Perhaps you need to relocate to Canada, where we don’t necessarily collect data on sociologists’ salaries, but the Ontario Sunshine List gives us a hint that there are plenty of sociologists up here who break the six-figure barrier. Plus, a real pension, all the snowballs you can throw, and summer breaks that run April-August. It’s a northern paradise! Tempting? I hope so, because my department is hiring a Chair.
Continue reading “these salary data got you blue?”
Happy Superbowl Sunday! My hometown team, the San Francisco 49ers, is in it this year, and they are my 3rd favorite hometown sports team (after the Giants, and the Sharks. In that order, if you must know). So, I’m hosting a gathering, and I’m cheering for my team, and then WTF–the 49ers go all homophobic on me:
Culliver was asked if there were any gay players on the 49ers.”We don’t have any gay guys on the team,” Culliver said. “They gotta get up outta here if they do. Can’t be with that sweet stuff.”
Well, apparently the 49ers do, or at least did, have gay men on the team. Continue reading “it gets better, but only if you stay away from people like these”
Mary McIntosh, author of “The Homosexual Role,” among other things, has passed away. This piece is of course one of the foundational works of a sociology of sexuality. It always struck me as such a brave work, as it applies general sociological concepts to a topic that, at the time, was so strikingly marginalized and “owned” so completely by psychology. Of course, it wasn’t written independently of a fledgling lesbian and gay movement; Mary McIntosh was a feminist and an lesbian activist. Still, it is a piece that reminds me of how powerful sociological concepts can be in re-imagining what we think we know.
Here is an excerpt from Ken Plummer’s memorial:
Mary was a serious intellectual and a passionate activist. A strong, caring, quiet presence – she also had a very strong sense of fun and always ready for a dance and a laugh. I missed her greatly when she left Essex; the department could never be quite the same for me. And now she leaves a gaping hole in the world. But she will be loved in remembrance.
I won’t get a chance to meet her, but she certainly has left her mark on me.
This story in the NY times is a pleasant read among all the bad news in the digital papers these days. It shows that recent data reveal an interesting trend–support for same-sex marriage among all age cohorts:
[Between 2009 and 2012], according to Pew, support among baby boomers (ages 48 to 66) has grown to 41 percent from 32 percent; among seniors (over age 67) to 33 percent from 23 percent; among Generation X (ages 32 to 47) to 51 percent from 41 percent; and among millennials (ages 18 to 31) to 64 percent from 51 percent.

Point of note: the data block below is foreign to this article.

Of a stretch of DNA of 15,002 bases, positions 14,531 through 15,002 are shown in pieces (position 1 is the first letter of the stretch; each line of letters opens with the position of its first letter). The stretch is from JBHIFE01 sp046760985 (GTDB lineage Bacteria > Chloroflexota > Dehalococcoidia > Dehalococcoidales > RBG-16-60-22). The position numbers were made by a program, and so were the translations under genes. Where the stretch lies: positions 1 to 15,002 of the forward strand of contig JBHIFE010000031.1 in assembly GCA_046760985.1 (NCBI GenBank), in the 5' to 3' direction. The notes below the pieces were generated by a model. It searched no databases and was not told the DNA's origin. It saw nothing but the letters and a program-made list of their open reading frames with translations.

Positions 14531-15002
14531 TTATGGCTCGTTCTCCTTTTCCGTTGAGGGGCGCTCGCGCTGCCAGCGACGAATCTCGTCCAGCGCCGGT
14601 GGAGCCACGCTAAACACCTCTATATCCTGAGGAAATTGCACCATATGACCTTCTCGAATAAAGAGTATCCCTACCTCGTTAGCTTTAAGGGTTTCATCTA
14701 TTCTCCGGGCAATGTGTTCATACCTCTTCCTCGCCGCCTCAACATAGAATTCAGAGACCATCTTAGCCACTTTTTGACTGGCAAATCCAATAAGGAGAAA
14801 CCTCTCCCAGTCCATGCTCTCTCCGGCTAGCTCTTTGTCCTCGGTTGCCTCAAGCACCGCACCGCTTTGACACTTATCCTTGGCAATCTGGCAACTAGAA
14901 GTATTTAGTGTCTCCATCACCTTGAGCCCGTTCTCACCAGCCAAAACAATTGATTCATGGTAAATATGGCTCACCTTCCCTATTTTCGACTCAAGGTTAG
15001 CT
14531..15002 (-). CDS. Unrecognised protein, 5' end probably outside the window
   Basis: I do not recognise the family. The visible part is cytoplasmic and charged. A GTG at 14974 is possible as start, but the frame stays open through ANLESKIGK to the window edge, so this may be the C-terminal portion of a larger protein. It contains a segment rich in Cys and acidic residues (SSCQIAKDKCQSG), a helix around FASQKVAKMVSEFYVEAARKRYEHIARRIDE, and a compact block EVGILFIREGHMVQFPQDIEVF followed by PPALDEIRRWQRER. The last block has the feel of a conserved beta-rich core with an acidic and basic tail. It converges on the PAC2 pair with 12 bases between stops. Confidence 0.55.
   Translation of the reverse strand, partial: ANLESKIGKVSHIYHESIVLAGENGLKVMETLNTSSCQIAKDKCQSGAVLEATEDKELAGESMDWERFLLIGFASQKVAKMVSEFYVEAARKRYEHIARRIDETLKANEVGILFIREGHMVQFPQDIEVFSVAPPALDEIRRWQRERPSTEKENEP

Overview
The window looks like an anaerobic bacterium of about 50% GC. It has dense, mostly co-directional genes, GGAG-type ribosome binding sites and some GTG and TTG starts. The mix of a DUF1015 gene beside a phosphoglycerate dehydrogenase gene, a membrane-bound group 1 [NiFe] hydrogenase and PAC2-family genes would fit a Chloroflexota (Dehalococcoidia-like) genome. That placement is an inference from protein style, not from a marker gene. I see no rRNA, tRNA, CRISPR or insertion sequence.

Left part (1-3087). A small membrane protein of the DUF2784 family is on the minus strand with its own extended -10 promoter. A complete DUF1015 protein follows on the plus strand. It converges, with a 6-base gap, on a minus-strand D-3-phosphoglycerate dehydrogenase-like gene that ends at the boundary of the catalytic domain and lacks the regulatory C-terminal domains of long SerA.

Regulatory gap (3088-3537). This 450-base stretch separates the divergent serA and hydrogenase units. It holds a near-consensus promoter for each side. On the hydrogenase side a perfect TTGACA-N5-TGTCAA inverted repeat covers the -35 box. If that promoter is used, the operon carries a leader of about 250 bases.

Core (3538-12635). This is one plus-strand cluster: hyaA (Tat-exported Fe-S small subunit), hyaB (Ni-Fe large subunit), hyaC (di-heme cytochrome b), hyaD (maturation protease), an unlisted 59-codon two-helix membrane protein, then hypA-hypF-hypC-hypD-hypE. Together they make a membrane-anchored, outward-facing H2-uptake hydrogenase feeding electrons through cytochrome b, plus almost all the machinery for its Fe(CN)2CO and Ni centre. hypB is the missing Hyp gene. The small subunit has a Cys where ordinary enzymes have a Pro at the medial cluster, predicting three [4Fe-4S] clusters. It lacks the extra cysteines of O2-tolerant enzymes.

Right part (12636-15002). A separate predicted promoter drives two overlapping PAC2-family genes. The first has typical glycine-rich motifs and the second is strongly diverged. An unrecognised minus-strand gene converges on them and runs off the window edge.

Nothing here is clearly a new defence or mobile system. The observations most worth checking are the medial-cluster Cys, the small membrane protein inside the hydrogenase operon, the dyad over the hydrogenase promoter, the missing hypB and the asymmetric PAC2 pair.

As Shamus and others have remarked, this is a very dramatic shift, which is very unusual for public opinion. Cohort turnover, rather than changed minds, explains most changes in opinion over time, but this issue is different.
I have done some work that shows a similar trend in attitudes toward homosexuality–attitudes changing in all age cohorts, in addition to generational turnover–and the story today reminds me of that time I was just fiddling around with those World Values Survey data. This was way back in time when the blogosphere was young: 2005. I didn’t really trust myself to do data analysis, and I checked in with Jeremy Freese to get some help with how to interpret the data. He asked me the million-dollar question (which I still have, thanks to gmail): Continue reading “same-sex marriage support increases in all age groups”
When I woke Kid up this morning, his first words to me were “Did Obama get 270?” Then, questions about the popular vote, Ohio, and Florida. I hadn’t really gotten the sense that he was such a political nerd, but now I see the signs were there all along.
Four years ago, I tried to explain to my 4-year-old why I was so excited about Barack Obama becoming president. I did that thing parents do, trying to pack a U.S. History textbook and an Intro to Sociology course in a few sentences targeted to a pre-schooler, and Kid came away from the conversation thinking that Republicans don’t like to share and that they are mean to people with dark skin for no good reason. It was the best I could do. Then we made a cake to celebrate Inauguration Day:
I didn’t know that Kid was paying much attention to the election this year. Continue reading “kid’s view of the election”